The creator of private eye Ed Loy (City of Lost Girls, 2010, etc.) spins a stand-alone in which the fallout from a Halloween prank 35 years ago turns a perfect Wisconsin family’s life into a nightmare.
How do you tell your bride that you set the fire that killed her family? Danny Brogan has no idea, so he doesn’t even try. Instead, he enters into holy matrimony with Claire Taylor, nee Bradberry, without saying anything about the Halloween night when he was 11 and he and the rest of his posse—Dave Ricks, Gene Peterson and Ralph Cowley—sneaked off to the home of Jackie Bradberry, the dull-witted schoolmate whose brothers bullied them unmercifully, bent on excitement, and one of the Four Horsemen—presumably Danny, who knocked himself cold and doesn’t remember what happened—accidentally or deliberately tossed a Molotov cocktail through the window, burning the house to the ground. Now the past catches up with Danny and Claire in the form of a masked guest at a barbecue. The immediate upshot of Danny’s encounter with the angel of death is that Claire, returning home from a trip to Chicago to see an old beau, finds her husband and two daughters vanished, their house stripped bare of furniture and their dog hacked to death. And that’s only the beginning of the couple’s tribulations as Claire searches for Danny and they separately search for the truth about what’s happened and what’s about to happen.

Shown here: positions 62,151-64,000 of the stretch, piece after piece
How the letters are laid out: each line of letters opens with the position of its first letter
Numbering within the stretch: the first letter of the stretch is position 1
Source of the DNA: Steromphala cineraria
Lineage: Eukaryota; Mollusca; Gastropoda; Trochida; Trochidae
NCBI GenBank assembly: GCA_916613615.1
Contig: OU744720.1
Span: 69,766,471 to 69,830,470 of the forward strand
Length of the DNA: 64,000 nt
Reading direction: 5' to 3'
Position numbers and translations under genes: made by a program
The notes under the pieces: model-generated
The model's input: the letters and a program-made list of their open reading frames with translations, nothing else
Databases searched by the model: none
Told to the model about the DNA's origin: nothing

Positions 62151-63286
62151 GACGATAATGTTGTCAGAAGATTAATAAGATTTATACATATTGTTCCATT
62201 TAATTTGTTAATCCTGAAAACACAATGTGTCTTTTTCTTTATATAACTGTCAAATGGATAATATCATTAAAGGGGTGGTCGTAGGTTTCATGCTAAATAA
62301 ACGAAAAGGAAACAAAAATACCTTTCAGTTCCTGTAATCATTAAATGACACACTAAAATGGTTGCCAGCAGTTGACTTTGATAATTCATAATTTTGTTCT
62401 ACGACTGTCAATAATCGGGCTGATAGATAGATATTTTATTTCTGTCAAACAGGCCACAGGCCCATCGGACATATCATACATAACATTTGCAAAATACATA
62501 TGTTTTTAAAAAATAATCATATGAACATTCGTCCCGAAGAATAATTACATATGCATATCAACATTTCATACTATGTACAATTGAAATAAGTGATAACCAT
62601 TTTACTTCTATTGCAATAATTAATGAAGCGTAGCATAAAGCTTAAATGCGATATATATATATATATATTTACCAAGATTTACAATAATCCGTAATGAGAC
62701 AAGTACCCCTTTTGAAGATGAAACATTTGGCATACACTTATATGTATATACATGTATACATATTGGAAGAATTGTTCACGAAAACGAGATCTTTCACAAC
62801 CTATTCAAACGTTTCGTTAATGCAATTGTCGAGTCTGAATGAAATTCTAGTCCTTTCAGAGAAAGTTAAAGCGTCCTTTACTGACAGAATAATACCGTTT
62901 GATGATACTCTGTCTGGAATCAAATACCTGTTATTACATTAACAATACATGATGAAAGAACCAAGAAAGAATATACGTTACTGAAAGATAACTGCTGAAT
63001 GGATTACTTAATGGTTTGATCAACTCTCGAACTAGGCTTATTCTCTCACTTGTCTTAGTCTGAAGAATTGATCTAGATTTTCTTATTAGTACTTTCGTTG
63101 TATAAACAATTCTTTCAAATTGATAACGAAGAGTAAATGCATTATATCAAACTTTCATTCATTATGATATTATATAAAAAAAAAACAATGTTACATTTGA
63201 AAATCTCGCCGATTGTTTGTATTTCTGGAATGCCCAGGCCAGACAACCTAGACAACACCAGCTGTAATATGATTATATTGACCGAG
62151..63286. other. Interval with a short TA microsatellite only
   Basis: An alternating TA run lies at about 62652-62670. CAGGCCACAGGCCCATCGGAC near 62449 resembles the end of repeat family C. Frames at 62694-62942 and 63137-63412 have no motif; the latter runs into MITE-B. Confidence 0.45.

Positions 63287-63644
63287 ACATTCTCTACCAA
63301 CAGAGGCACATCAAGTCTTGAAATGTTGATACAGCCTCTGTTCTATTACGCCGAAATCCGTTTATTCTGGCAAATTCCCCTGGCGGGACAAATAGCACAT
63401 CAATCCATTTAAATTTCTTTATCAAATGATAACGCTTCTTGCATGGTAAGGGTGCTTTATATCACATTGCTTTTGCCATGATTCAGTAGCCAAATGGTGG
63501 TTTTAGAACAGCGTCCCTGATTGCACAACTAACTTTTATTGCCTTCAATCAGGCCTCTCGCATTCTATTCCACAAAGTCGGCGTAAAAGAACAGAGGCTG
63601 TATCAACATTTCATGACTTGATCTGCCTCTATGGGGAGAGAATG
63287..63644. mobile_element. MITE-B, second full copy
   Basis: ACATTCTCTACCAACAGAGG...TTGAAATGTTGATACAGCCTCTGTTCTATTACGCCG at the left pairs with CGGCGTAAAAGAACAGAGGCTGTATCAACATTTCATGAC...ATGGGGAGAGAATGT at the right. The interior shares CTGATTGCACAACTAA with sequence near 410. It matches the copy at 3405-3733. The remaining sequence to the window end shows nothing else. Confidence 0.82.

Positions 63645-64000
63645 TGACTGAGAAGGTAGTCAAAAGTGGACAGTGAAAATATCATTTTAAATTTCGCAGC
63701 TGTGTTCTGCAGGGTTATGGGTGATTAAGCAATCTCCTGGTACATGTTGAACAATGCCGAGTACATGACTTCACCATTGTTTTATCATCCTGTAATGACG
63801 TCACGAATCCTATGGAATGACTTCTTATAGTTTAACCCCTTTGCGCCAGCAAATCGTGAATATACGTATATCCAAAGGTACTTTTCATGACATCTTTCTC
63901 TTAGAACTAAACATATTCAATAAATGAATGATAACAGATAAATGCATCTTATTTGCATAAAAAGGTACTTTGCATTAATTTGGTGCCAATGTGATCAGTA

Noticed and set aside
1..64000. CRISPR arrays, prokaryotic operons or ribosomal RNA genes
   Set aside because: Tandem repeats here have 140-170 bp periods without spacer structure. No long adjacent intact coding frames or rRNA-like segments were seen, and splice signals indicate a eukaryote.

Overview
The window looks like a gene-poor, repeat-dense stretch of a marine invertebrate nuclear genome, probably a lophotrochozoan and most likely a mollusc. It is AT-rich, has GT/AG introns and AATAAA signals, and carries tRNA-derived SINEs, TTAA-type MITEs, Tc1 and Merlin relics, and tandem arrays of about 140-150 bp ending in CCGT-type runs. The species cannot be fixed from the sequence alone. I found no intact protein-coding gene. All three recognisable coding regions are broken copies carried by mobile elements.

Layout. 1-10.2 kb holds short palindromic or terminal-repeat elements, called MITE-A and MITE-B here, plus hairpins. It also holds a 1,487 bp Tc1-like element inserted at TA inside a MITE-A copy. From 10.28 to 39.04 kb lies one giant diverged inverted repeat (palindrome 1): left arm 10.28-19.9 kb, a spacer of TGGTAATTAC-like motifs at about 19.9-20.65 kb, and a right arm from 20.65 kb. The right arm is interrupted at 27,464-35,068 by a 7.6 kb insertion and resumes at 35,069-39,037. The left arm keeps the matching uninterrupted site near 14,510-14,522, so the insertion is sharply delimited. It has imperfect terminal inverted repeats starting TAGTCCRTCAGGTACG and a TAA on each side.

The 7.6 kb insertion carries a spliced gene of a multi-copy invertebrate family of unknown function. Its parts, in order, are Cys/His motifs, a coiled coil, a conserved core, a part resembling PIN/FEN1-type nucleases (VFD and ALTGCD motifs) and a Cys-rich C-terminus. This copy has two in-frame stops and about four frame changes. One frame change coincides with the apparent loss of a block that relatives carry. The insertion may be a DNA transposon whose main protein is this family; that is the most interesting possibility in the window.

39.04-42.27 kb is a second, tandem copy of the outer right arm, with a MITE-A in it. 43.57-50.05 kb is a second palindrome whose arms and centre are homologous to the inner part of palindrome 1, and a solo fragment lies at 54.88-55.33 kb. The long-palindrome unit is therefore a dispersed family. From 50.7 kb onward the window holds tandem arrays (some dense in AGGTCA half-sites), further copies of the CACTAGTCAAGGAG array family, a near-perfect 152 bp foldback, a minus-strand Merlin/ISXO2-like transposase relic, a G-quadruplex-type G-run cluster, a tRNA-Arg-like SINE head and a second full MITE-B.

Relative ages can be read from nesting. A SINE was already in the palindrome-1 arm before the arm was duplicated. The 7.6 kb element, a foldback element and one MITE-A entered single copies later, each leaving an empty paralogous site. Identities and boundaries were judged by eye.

Cutting back and forth from Claire to Danny to a Madison police officer to an assassin who’s been hired by a shadowy Mr. Big, Hughes sticks so close to each one that he manages to create a threatening, baffling world that feels both kaleidoscopic and claustrophobic.